Councilman Tom Klein held up a brochure about the town of Port Royal during the annual retreat Saturday and pointed to the blank bottom half.
"What do we need to put on here that is going to be key to promoting the town?" he asked.
From development opportunities to advertising to improved safety and public services, Town Council looked at ways to move the community forward while keeping costs down.
Concerning emergency services, Beaufort/Port Royal Fire Department Chief Sammy Negron said priorities include building a new station in Mossy Oaks that will service both municipalities. Construction could begin on the yet-to-be-determined lot by July, he said. The department is also working to replace the pumper truck damaged when it was stolen and crashed in February 2012, allegedly by a suspect who escaped from Naval Hospital Beaufort. The incident left a pedestrian dead. Pumper replacement costs are under $450,000, Negron said.
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The department is working under a recently renegotiated contract with the city of Beaufort. It will also conduct increased fire prevention inspections mandated by the Insurance Services Office class 2 rating.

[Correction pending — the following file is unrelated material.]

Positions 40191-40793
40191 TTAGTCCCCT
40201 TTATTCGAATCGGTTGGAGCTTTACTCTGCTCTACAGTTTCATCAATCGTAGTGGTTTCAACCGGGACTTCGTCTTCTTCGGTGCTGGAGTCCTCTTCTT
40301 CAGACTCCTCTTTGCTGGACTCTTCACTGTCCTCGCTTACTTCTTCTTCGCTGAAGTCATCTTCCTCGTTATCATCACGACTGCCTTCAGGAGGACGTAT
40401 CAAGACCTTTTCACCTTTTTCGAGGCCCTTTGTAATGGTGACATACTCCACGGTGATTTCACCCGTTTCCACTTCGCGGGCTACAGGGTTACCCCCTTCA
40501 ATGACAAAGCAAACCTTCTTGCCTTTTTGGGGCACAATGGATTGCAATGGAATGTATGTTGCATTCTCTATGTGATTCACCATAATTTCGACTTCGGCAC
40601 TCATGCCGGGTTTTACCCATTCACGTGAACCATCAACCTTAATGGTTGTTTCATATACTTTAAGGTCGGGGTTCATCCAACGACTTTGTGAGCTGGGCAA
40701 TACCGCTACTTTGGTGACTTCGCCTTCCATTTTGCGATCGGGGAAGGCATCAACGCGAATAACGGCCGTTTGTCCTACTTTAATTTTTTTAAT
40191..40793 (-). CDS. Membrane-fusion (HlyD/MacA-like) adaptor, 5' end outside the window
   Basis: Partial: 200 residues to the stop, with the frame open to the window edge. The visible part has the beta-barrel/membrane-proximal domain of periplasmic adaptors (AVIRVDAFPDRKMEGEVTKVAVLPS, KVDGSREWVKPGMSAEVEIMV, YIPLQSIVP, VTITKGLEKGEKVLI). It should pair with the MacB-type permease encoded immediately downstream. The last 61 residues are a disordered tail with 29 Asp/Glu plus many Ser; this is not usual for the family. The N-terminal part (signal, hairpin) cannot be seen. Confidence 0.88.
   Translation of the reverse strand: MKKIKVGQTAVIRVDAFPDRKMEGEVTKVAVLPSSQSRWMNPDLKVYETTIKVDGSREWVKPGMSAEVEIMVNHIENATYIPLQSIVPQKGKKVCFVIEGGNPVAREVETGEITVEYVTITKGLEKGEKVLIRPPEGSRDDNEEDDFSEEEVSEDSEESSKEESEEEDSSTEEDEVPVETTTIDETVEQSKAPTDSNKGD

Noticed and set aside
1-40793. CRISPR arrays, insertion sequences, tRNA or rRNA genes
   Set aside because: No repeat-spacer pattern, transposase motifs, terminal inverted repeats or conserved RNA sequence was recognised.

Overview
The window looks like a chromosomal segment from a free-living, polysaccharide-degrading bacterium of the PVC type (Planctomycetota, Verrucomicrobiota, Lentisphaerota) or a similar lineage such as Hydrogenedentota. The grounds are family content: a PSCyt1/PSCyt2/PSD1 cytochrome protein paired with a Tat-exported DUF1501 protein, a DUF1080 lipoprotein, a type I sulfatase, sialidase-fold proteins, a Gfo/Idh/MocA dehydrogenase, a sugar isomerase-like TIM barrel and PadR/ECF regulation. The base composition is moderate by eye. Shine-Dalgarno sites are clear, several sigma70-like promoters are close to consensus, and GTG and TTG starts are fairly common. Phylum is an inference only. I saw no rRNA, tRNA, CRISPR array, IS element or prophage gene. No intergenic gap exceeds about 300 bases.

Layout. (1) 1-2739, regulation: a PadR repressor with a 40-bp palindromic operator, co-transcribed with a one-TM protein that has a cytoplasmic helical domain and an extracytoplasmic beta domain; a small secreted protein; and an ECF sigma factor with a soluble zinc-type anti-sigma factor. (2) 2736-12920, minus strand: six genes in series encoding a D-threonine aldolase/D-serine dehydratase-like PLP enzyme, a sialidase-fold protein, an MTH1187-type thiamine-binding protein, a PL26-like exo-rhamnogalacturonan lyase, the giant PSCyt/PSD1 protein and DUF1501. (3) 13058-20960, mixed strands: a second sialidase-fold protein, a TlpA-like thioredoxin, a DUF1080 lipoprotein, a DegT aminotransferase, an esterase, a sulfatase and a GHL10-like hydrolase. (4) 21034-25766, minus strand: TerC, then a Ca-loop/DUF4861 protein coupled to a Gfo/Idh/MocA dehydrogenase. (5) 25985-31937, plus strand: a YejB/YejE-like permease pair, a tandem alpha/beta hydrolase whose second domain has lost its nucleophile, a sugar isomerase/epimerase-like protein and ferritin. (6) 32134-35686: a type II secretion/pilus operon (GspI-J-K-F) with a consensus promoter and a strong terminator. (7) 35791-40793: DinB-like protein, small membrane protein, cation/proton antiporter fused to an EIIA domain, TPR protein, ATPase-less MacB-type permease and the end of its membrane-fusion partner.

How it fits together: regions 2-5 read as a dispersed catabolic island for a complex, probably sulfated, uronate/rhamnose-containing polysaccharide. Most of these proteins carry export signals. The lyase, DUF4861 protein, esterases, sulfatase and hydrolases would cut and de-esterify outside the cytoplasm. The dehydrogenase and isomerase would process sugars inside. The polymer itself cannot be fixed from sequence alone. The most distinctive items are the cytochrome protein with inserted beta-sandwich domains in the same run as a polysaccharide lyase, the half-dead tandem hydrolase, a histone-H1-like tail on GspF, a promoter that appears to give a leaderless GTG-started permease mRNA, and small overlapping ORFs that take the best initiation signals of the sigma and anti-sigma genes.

Police Chief Alan Beach asked council to consider hiring an additional officer a year for four years, a move he said would keep overtime costs down and help the department keep up with town growth. The courts department also wants to hire a part-time security officer at a cost of about $10,000 a year.
Beach said the department is looking at scheduling changes that would eliminate the need for officers to punch a time clock. They would instead work 86 hours every two weeks, a change he believes will save more than $14,000 a year. Tasers and vehicles also need to be replaced due to increasing repair costs.
When it comes to garbage and yard debris pick up, council wants town manager Van Willis to request proposals for garage pick up and to launch an education campaign to get residents to sort waste materials.
The town's garage trucks are aging, and staff and council are weighing getting whether to get new equipment or contract out pick-up services.
The Redevelopment Commission, which has met infrequently, is rekindling activity and asking councilmembers for direction.
"We want to look at a laundry list," commission member Ann-Marie Adams said. "I really don't care how long it is."
The commission now meets at 4 p.m. on the fourth Thursday of the month at Town Hall, 700 Paris Ave.
The town also wants to improve communication with the public and boost use of its website. Councilmembers want the site improved. Some ideas include online fine payment, business license information and more community information.
Additional projects discussed include improving parks and maps, finishing the proposed form-based code process, the viability of a dog park and landscaping throughout town.
The future of The Shed, renovations to Union Church and a proposed jellyfish operation at the shrimp dock are also being considered.
Follow reporter Erin Moody at twitter.com/IPBG_Erin.